Payment woes, alter 90-day pay structure, urge actors from the TV industry
The current pandemic has put a hold on shoots, similar to what happened in 2020. And in such a situation, everyone needs money in hand to tide over the bad times. However, the pay system on TV is something a lot of actors had voiced their opinion against last year.
90-days has been the timeline most actors get their pay after. And that is not feasible, especially in times where there is so much uncertainty. Have things changed over the past year? The industry at large says it is all still the same.
NO FINANCIAL SCHEMES APART FROM INSURANCE
Currently seen in the show Yeh Hai Chahatein, actor Aishwarya Sakhuja says, “What happens is established actors put a clause in their contract in the very beginning. Most production houses have been very kind to me. But for the rest, the 90 day pay period continues.”
In fact, amid a pandemic when everyone suffered losses, some production houses had requested actors to cut down on their fees as well.
Actor Debina Bonnerjee, who had shot for Aladdin last year, reasons, “The system is still the same, there’s been no change. Even for me, they were asking if we can do some more cut in the payment. I understand producers are also facing problems. But first of all, we are stepping out in the pandemic to shoot. On top of that, we are working with a cut, it doesn’t make sense.”
Apart from getting insurance, no other financial benefit schemes have been implemented for actors, adds Bonnerjee.
PRODUCERS CAN’T HELP IT
As he plays the devil’s advocate, in his own words, actor, CINTAA senior joint secretary & chairman, Outreach Committee, Amit Behl tells us the trickle down effect is taking place right now, which is why the pay system is still the same, despite some changes being made till some time back.
“It was followed before. We had a meeting with the broadcasters, they had decided to tweak. Now, it is very easy for me to say we need a cycle, as being an actor my pockets are also depleted right now. But advertising revenues have dropped by 80 percent. The manufacturer delays payment to the advertiser, it delays payment to broadcaster, it in turn delays for the producers and then to cast and crew,” he explains.
The 55-year-old adds that he even knows producers who gave advance payments to their actors keeping the pandemic in mind.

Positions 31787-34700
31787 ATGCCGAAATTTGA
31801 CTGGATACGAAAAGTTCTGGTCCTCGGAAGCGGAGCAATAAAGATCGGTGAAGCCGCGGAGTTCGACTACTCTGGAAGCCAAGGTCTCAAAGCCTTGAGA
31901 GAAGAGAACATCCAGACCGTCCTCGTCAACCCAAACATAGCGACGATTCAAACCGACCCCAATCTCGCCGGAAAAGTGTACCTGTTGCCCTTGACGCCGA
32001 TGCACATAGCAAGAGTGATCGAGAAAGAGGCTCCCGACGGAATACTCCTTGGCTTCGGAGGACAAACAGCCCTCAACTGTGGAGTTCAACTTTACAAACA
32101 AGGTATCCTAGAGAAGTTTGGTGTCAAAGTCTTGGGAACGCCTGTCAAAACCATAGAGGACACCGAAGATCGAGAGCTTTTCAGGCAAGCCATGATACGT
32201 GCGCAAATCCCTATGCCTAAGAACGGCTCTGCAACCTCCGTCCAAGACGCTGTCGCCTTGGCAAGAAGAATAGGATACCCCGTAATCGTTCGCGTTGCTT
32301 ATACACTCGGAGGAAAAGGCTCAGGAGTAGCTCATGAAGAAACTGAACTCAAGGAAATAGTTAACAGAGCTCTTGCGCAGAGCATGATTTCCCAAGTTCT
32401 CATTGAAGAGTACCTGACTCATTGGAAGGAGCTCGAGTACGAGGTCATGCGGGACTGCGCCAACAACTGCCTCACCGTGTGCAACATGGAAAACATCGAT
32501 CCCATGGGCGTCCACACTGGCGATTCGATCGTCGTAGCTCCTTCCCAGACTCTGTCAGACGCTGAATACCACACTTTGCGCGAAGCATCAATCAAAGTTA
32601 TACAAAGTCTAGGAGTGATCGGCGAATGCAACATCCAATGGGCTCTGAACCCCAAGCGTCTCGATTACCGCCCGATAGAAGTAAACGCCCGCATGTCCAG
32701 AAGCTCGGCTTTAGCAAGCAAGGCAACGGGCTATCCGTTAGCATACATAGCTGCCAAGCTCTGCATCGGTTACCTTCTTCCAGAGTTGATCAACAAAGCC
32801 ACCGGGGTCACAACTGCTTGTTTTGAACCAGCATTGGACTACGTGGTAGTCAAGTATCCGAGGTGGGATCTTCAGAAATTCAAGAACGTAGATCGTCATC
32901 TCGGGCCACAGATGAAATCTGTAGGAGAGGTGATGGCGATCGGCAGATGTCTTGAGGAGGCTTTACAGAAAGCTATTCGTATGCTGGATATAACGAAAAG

“People who have a serial on air after some time, how are they going to pay? Lead and semi-lead actors earn 16-17 lakhs per month, and if they want the payment immediately, how will they get it? 90 percent producers have cleared the payments to smaller actors whose payment didn’t amount to too much. No one expected a second wave, and then even the Indian Premiere League has been squashed,” says Behl.
However, according to JD Majethia, Chairman, TV division of IFTPC, some producers had indeed brought the payment cycle down. “A few broadcasters tried to alter their policies and tried to pay producers. I would say it’s not been continued, as last year, the policy was designed to address the pandemic,” he says.
ACTORS NEED TO SPEAK UP AND NOT BE SCARED
Actors Sharad Malhotra and Kratika Sengar both feel that the 90-day pay system needs to change. The former says is not “very apt person to comment on this” since he is an actor.
“The system needs to change by the people sitting above like the producers, the channels need to give it a thought. I am sure they have and are trying to work out a module which is flexible and not very hard on the actors,. Everyone has taken a hit. I hope they do something about it and understand what people are going through financially,” says Malhotra.
Sengar, who had shot until April in Delhi for a show, on her part says every actor has a different contract for a show.
“Someone’s contract says they will get the pay after 30 days, some 45, so it’s about the contract you make with the production house. I stand with those artists who get it after 90 days. There’s no other profession which does it, ki kaam abhi aur paisa teen mahine baad mil raha hai. But these artists also need to speak up because most of the times they have the insecurity that they won’t get work if they do it,” she explains.